“I didn’t write it specifically for the Festival. It was one of three or four songs they submitted and that was accepted, so I went out to Japan. It was a nice trip. Surprised me, too. There were a lot of major artists in the preliminaries, Mac Davis, Vikki Carr, a lot of people, but the two that made it to the finals were Olivia Newton-John and Paul Williams. There were artists from all over the world. Russia, Belgium, Philippines and everywhere. There was about forty in the finals. It was really quite something to win that. Surprised me.
“All the string sounds on the ‘Heaven Help the Child’ and ‘Frisco Mabel Joy’ albums are all pedal steel. That big instrumental sound after the ‘Trilogy.’ It’s all steel guitars, there’s not a string or a horn there. Actually, it’s not just steel, there’s electric guitar as well. Charlie McCoy, Weldon Myrick, Wayne Moss. I record by doing the vocal with just acoustic guitar first, then everything else is overdubbed. That way, at least you know what you’re getting when you’re laying it down. Every instrument has a reason for being there.”
“When I started writing the song, you see, I didn’t know it was about Cortelia. I didn’t know it was about Cortelia until it got right to his name down in the last verse about his dying. It’s just real strange how that came about. I just have no idea. A man called from Kentucky later, and I found out there was a Guthrie, Kentucky, where there was a big switching yard, and there was a Bluebird Special train that came through there. I then got in my car and drove down there to see the old train station. Had no conscious memory of it. Can’t remember ever hearing anything about it. I knew nothing about it.
“That’s happened to me a few times. Happened to me with ‘Heaven Help the Child.’ I didn’t know there was a Biscay Bay. In fact, I originally thought it was Biscane. Susan said, “Well, that’s in Florida.” I got a map out and looked all over France looking for it. Just when I started to put it up I looked out there in the ocean and there it was. The biggest words there... Biscay Bay.”
Live at Montezuma Hall
“Originally it was just a radio broadcast. The guy taped the concert to be played on the FM radio station. Then there was a buzz about it being bootlegged, so the company decided to buy the rights from the guy and put it out. It had been recorded at a college campus concert hall.”
“The tuning I use which is a dropped D, ’till recently nobody else used it, but now Larry Gatlin, Red Lane and a few people are using it. I made up the chords for that tuning that never have been used before. I hope it’s a trademark. What I was hoping was that the minute I hit my guitar, people would know it was me before I ever started singing. It might not be like that too much longer now a lot of people are using it.”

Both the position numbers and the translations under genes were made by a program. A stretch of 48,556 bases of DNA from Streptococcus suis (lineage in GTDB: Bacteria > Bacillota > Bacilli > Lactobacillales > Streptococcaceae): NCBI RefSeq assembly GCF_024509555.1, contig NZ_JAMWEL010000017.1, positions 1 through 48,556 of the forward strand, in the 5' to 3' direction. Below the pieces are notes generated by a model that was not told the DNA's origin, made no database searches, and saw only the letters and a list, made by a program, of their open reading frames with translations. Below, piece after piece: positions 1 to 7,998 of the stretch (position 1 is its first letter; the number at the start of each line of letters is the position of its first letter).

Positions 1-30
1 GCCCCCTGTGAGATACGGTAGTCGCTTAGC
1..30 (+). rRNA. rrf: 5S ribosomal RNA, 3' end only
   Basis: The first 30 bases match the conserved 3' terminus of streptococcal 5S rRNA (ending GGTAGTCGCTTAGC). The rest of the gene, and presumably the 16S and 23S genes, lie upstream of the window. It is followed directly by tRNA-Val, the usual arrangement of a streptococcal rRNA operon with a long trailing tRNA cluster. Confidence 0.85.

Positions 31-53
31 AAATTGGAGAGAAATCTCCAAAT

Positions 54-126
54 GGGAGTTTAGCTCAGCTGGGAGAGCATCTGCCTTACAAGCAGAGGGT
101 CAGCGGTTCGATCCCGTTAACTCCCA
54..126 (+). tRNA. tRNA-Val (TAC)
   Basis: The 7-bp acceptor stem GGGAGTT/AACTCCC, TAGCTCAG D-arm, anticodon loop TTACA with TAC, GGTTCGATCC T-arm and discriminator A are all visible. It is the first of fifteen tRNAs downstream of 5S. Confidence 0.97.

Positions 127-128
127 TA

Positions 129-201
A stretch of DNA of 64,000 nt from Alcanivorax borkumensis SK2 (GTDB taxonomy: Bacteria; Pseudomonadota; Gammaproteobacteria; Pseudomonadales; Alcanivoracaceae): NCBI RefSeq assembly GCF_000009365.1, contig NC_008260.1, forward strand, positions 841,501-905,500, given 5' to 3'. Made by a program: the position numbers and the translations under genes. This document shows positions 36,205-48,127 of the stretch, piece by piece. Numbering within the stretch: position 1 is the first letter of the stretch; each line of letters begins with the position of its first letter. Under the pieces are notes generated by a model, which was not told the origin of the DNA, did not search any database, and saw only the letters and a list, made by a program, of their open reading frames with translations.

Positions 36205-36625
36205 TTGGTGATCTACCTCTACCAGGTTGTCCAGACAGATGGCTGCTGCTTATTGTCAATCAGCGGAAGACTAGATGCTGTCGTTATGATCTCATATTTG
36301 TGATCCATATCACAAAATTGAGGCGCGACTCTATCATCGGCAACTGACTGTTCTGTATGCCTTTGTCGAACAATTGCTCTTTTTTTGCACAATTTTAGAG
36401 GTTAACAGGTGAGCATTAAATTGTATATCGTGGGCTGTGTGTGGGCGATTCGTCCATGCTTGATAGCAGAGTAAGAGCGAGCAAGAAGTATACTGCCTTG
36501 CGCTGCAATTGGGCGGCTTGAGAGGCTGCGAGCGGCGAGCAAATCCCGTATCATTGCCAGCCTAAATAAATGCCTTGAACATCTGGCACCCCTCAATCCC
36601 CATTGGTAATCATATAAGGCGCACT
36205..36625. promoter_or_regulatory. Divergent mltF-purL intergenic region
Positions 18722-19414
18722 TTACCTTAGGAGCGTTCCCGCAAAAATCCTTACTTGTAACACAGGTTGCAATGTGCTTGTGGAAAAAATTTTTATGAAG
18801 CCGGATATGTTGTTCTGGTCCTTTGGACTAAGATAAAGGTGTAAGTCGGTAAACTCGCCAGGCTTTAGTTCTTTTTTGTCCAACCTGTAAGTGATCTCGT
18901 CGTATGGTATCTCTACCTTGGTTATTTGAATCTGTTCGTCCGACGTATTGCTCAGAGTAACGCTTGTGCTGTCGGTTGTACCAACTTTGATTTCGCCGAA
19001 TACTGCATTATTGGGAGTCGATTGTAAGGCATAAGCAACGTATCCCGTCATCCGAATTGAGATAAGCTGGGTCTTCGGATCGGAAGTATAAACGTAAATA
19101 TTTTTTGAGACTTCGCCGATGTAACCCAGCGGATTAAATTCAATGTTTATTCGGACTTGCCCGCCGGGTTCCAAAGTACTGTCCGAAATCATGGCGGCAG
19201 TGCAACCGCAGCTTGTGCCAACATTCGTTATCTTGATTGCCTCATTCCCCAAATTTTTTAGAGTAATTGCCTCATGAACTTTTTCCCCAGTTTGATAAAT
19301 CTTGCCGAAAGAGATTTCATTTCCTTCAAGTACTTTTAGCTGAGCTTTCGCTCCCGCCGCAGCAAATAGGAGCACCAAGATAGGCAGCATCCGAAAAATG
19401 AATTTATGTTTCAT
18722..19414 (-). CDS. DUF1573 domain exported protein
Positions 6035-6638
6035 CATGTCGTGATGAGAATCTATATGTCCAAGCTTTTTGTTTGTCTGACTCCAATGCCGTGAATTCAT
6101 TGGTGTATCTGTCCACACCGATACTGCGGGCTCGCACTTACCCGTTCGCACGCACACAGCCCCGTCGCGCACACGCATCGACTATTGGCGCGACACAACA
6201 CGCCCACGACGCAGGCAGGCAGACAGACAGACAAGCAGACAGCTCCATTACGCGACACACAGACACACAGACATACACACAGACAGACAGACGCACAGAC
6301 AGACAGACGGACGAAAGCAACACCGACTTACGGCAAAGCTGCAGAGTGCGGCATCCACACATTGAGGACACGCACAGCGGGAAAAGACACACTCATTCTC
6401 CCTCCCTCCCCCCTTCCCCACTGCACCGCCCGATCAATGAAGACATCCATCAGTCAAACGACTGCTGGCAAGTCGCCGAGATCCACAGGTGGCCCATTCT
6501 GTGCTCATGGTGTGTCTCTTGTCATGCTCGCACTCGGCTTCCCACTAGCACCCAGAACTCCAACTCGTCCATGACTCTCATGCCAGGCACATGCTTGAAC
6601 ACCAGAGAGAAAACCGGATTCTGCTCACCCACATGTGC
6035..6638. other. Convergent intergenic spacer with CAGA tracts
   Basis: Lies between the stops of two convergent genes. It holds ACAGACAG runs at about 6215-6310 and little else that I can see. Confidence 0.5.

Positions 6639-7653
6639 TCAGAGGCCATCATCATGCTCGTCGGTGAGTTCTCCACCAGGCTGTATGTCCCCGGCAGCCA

Apples Dipped in Candy
“Yeah, ‘Jake laid down his fiddle...’ and so on. They forgot it. Jake was an uncle of mine. The whole song was a reminiscent kind of thing, going into those kind of songs you hear on the riverboats. Kind of a blues, New Orleans feel.”
Nashville and Country Music
“Nashville, country music, has actually been the moving force behind all the contemporary changes in music for twenty years. Rock ‘n’ roll rockabilly was country music. Buddy Holly and the Crickets, Bill Haley and the Comets, Roy Orbison, Jerry Lee Lewis, Elvis Presley, Johnny Cash, Carl Perkins, they were all country singers. Because of the fact that country music was a minority music and not widely accepted, in order to gain acceptance it was called rock ‘n’ roll. Then it was accepted by the top 40 stations. That was the movement of the 50’s, and it was country music. The movement of the 60’s was Bob Dylan and The Beatles. The major force behind Bob Dylan was Woody Guthrie, Jimmy Rogers and Hank Williams, plus Rambling Jack Eliott who he got his singing style from. They were all country, and he said so in many different ways. OK, The Beatles came along and their major influences included Chuck Berry, whose major influence was Hank Williams. That’s something he’s said, and The Beatles have said that some of their major influences were country, and they said they were influenced by Bob Dylan whose major influence was country.
“So if you go right down the road, everything that’s happened can be traced back to country music. Then again, why not, because it is the basic music. It is the root music, and country music can be traced back to the early English and Irish folk songs, so it’s all just made a big circle anyway.
“I don’t know where my music would have gone if I hadn’t gone to Nashville. Say, if I had would up in Memphis writing blues songs. I would have probably still would up down in Tennessee doing country songs, because a lot of the Memphis guys did. All of us start reaching back to our roots. Even the early rhythm & bluesers from Memphis are now doing a lot of country stuff, so I don’t know, it’s hard to say.”